The George Sand-Gustave Flaubert Letters

CCXXIII. To George Sand Tuesday, 16 April, 1872

Dear good master,

I should have answered at once your first, very kind letter. But I was too sad. I lacked physical strength.

At last, today, I am beginning to hear the birds singing and to see the leaves growing green. The sun irritates me no longer, which is a good sign. If I could feel like working again I should be all right.

Your second letter (that of yesterday) moved me to tears! You are so good! What a splendid creature you are! I do not need money now, thank you. But if I did need any, I should certainly ask you for it.

My mother has left Croisset to Caroline with the condition that I should keep my apartments there. So, until the estate is completely settled, I stay here. Before deciding on the future, I must know what I have to live on, after that we shall see.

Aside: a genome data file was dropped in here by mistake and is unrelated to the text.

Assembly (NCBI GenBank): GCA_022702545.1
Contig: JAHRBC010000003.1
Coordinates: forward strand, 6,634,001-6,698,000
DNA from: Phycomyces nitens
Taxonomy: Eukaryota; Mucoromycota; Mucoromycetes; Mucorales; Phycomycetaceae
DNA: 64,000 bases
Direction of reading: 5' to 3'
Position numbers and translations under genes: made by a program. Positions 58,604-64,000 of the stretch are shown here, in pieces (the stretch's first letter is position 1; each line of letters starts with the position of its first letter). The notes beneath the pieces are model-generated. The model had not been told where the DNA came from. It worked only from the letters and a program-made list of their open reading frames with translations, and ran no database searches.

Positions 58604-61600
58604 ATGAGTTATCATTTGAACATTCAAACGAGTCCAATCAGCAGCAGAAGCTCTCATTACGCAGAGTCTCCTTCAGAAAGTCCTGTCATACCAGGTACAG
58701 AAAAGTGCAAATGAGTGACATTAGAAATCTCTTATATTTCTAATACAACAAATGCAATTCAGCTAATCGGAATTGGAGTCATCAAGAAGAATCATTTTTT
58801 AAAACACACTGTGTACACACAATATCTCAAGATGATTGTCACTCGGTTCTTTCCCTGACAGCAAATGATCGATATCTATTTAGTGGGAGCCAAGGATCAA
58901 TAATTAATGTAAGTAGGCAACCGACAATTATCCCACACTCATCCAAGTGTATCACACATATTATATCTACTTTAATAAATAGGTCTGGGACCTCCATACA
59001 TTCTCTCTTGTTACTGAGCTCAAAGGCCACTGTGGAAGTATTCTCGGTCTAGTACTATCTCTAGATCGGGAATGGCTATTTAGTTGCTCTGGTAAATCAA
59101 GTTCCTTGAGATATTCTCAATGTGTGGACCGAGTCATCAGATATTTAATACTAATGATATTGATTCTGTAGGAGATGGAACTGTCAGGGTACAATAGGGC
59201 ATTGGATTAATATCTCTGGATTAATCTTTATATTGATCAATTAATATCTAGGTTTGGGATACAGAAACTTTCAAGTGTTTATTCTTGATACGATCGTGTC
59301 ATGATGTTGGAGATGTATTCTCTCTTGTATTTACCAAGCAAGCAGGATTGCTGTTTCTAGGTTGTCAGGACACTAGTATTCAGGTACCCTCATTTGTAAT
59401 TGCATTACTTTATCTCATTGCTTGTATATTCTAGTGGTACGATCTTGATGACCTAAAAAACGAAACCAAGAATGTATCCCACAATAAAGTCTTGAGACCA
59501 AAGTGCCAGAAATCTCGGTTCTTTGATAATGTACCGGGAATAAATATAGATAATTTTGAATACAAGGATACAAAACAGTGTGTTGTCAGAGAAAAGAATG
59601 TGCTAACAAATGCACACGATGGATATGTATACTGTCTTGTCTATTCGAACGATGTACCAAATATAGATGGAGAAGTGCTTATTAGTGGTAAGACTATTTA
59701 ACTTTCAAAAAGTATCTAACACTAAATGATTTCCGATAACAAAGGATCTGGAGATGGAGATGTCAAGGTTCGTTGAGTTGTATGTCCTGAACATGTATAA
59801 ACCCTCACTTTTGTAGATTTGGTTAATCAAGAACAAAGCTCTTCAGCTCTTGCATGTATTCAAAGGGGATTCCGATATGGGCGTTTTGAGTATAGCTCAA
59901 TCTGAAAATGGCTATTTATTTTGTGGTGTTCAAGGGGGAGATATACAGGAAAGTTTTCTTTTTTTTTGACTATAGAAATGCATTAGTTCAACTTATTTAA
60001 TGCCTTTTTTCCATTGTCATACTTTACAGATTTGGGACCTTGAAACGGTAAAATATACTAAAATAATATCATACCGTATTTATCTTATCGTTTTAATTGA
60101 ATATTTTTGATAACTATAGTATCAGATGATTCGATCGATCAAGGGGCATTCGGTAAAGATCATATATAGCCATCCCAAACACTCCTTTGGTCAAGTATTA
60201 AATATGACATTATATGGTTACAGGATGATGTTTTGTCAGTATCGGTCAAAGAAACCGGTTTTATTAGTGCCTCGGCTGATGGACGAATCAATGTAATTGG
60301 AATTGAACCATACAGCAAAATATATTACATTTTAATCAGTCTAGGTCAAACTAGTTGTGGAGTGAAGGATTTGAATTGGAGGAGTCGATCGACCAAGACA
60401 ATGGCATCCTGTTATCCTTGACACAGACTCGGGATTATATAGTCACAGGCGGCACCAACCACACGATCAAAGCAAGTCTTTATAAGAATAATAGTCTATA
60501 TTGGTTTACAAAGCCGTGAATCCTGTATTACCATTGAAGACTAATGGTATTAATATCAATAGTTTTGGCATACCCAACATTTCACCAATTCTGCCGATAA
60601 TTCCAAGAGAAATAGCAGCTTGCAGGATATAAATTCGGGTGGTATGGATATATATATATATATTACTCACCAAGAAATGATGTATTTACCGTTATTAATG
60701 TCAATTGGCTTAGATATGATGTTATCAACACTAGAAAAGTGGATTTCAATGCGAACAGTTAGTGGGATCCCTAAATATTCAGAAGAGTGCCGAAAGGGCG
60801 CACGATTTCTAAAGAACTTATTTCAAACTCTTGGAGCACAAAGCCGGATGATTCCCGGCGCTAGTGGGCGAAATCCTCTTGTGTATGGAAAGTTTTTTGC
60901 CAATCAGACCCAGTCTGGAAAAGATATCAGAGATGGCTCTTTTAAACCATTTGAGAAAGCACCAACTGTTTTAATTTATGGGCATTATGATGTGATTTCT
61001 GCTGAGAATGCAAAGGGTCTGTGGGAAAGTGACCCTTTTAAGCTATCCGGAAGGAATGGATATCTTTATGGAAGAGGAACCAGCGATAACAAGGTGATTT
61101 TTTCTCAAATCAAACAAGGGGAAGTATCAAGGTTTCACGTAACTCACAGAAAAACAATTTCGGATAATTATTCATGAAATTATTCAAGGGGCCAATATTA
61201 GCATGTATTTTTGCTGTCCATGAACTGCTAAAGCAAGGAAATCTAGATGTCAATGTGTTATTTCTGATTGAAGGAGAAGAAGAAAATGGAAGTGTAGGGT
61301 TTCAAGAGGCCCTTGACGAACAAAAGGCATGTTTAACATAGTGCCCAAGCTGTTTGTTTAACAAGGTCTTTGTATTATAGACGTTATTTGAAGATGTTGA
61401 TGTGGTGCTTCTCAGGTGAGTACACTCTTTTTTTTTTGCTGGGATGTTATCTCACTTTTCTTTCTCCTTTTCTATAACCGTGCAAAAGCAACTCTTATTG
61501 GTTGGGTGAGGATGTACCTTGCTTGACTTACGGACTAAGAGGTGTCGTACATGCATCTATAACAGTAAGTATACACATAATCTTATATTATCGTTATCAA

Shall I have the strength to live absolutely alone in solitude? I doubt it, I am growing old. Caroline cannot live here now. She has two dwellings already, and the house at Croisset is expensive. I think I shall give up my Paris lodging. Nothing calls me to Paris any longer. All my friends are dead, and the last one, poor Theo, is not for long, I fear. Ah! it is hard to grow a new skin at fifty years of age!

I realized, during the last two weeks, that my poor dear, good mother was the being that I have loved the most! It is as if someone had torn out a part of my vitals.

Last updated Sunday, March 27, 2016 at 11:54